Apple To Use Liquidmetal For ‘Breakthrough’ Product, Says Inventor

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Apple is reportedly planning a “breakthrough product” made from a new alloy known as Liquidmetal

Apple is reportedly planning a “breakthrough product” that will be made from a new alloy, dubbed Liquidmetal.

That is the claim by one of the investors of the Liquidmetal alloy, Atakan Peker, in an interview with Business Insider.

Apple deal

Apple already has the rights to use Liquidmetal for its devices, after it signed an agreement in August 2010 with Liquidmetal Technologies, to use the latter’s metal alloys in their products.

And last month global securities and investment group Jefferies predicted that the next Apple iPhone will be 20 percent thinner, have a 4-inch screen and may sport liquid metal components.

Liquidmetal promises more durable and lightweight devices. Liquidmetal alloys have a unique atomic structure, more like glass, and are commonly known as “bulk metallic glasses” or “bulk amorphous alloys.”

Traditional metals’ atomic structure is crystalline, but Liquidmetal Technologies’ alloys are amorphous, with no atomic-level patterning. The company has previously claimed that, as a result, its alloys feature a higher yield strength, hardness, corrosion- and wear-resistance, and superior strength/weight ratio to traditional metals and alloys. In theory, this would allow Apple to build lighter, smaller, stronger products, as well as experiment with more unconventional form-factors that nonetheless possess physical strength and durability.

However, a word of caution: Peker told Business Insider that Liquidmetal has not yet been perfected and it has to be matured for manufacturing processes.

“I should note that this is a completely new and different metal technology. Therefore, there is no suitable manufacturing infrastructure yet to take full advantage of this alloy technology,” he is quoted as saying. “For example, I estimate that Apple will likely spend on the order of $300 million (£185m) to $500 million (£308m) – and three to five years – to mature the technology before it can used in large scale.”

Peker described how Liquidmetal looks like typical metal or stainless steel at first glance, as it has a silvery grey metallic colour.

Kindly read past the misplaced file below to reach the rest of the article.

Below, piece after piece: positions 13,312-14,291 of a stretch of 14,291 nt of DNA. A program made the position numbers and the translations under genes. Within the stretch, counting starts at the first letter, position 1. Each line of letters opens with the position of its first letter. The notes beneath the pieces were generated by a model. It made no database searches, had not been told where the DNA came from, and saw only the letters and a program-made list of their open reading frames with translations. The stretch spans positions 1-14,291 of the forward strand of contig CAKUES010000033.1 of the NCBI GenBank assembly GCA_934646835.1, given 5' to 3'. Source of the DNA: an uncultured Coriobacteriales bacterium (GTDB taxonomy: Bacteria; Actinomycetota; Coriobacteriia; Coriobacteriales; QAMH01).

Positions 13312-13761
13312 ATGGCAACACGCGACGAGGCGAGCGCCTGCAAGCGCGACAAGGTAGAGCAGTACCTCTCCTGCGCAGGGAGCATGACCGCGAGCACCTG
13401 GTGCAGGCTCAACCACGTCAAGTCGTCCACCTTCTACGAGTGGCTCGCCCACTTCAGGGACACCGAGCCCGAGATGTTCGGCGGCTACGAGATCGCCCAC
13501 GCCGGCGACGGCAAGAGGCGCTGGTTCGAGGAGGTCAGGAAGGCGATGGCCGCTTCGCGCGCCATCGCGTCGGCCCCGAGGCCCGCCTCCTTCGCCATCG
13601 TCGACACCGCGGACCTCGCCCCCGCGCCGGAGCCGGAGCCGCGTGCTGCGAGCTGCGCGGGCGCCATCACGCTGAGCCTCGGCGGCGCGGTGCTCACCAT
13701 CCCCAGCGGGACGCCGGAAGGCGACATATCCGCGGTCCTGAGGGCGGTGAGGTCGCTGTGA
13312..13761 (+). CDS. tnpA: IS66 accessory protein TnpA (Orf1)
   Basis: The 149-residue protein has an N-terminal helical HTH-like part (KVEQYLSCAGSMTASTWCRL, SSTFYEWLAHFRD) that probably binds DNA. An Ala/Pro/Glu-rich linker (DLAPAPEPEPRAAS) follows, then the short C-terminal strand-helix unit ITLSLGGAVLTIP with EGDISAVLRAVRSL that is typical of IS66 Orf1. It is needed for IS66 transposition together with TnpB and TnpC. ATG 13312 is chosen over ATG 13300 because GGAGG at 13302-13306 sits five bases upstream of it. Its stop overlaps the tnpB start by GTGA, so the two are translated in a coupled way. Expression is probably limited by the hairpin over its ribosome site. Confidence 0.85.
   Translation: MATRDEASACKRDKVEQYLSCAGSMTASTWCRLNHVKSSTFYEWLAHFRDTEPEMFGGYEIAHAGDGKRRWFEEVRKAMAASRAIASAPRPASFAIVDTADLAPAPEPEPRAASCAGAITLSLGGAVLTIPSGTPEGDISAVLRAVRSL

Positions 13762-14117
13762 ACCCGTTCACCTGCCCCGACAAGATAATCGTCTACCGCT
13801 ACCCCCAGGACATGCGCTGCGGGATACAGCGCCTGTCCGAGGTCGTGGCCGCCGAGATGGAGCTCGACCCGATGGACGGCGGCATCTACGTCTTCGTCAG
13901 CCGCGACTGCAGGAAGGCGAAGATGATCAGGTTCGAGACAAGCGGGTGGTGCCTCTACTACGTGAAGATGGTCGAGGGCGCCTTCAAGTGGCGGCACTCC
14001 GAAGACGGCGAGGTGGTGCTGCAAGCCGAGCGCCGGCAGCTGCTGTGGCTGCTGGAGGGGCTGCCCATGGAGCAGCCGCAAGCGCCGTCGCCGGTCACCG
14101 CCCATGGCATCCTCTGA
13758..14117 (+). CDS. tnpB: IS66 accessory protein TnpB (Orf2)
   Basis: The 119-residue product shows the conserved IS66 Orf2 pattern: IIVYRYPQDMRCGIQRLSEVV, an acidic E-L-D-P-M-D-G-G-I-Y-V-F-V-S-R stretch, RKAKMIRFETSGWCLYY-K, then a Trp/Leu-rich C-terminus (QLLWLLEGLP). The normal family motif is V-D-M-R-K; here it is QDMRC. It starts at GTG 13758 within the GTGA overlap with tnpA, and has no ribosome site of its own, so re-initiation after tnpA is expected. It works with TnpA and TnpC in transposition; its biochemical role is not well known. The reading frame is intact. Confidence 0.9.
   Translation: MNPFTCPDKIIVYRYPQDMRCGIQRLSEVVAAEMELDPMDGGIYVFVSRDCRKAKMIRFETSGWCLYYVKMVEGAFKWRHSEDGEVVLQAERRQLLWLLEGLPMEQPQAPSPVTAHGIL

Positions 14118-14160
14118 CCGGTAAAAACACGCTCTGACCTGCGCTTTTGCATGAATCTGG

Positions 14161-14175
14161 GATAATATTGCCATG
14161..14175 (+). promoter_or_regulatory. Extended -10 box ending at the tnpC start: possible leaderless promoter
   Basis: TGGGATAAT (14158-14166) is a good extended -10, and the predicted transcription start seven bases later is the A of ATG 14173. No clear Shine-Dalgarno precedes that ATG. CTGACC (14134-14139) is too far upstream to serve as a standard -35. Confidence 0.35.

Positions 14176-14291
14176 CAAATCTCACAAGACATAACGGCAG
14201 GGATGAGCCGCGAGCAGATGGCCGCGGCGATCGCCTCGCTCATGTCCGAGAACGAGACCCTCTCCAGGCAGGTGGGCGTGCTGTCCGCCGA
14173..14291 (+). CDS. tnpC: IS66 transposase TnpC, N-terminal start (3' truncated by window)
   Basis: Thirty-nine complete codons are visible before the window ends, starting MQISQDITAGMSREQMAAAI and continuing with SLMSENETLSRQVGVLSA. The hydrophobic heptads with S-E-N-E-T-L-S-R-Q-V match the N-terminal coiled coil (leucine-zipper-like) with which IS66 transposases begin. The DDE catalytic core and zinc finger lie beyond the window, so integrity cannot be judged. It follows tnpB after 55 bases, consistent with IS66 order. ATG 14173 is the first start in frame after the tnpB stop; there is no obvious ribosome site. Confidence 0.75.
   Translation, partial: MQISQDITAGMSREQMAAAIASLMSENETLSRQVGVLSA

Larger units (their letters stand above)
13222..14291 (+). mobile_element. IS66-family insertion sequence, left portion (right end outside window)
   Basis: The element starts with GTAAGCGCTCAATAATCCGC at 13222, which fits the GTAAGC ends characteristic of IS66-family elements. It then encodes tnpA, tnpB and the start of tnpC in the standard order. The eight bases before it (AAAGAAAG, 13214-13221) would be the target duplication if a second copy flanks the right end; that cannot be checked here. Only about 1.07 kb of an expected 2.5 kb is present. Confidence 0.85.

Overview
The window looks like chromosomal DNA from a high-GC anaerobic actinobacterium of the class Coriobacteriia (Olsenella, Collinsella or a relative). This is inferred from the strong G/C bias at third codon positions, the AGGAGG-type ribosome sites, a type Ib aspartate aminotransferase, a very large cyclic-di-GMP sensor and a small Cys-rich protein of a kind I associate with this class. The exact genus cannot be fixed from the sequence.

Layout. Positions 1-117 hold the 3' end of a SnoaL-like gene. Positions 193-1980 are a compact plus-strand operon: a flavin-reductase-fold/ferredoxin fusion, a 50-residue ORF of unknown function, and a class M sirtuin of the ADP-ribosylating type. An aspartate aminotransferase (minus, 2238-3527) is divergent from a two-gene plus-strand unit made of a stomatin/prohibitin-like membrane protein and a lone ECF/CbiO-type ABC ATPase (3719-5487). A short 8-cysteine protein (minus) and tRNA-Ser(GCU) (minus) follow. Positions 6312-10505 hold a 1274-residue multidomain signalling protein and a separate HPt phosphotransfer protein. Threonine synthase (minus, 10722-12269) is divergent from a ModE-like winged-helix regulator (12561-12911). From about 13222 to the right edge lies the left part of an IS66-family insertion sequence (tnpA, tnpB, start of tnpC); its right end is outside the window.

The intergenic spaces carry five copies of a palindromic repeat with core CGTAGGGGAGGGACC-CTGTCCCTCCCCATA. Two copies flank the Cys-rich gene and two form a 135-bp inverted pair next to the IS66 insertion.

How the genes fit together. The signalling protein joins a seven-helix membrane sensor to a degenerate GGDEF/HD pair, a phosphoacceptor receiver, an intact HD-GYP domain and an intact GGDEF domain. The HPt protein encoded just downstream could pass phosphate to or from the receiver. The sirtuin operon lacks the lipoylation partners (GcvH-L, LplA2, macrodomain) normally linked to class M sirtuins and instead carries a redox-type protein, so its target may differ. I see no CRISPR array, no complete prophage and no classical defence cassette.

“Its surface can be prepared in various cosmetic finishes, such as bright shiny, satin or brush metallic,” he added. “It feels like a solid strong metal like stainless steel and comes a bit warmer to hand when touching compared to other metals.”

Already used

But Peker also revealed that Liquidmetal components have already been used in some mobile devices by Apple, Nokia, and Samsung.

He said Apple has already used a Liquidmetal component, namely the SIM card ejector pin on the iPhone 3G.

“I am not aware of any other application Apple has used Liquidmetal so far,” Peker said, and he warned it would be two to four years before we see an Apple MacBook boasting a Liquidmetal casing.

Breakthrough product

But Peker then expanded upon the possible uses of Liquidmetal in mobile devices, and revealed Apple is working on a breakthrough product.

“I expect Liquidmetal application in two ways: first, evolutionary substitution of current materials and secondly, and more importantly, in a breakthrough product made only possible by Liquidmetal technology,” he said. “Apple’s exclusively licensing a new material technology (specifically for casing and enclosures) is a first in the industry.”

“This is very exciting,” he added. “Therefore, I expect Apple to use this technology in a breakthrough product. Such product will likely bring an innovative user interface and industrial design together, and will also be very difficult to copy or duplicate with other material technologies.”

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Author: Tom Jowitt
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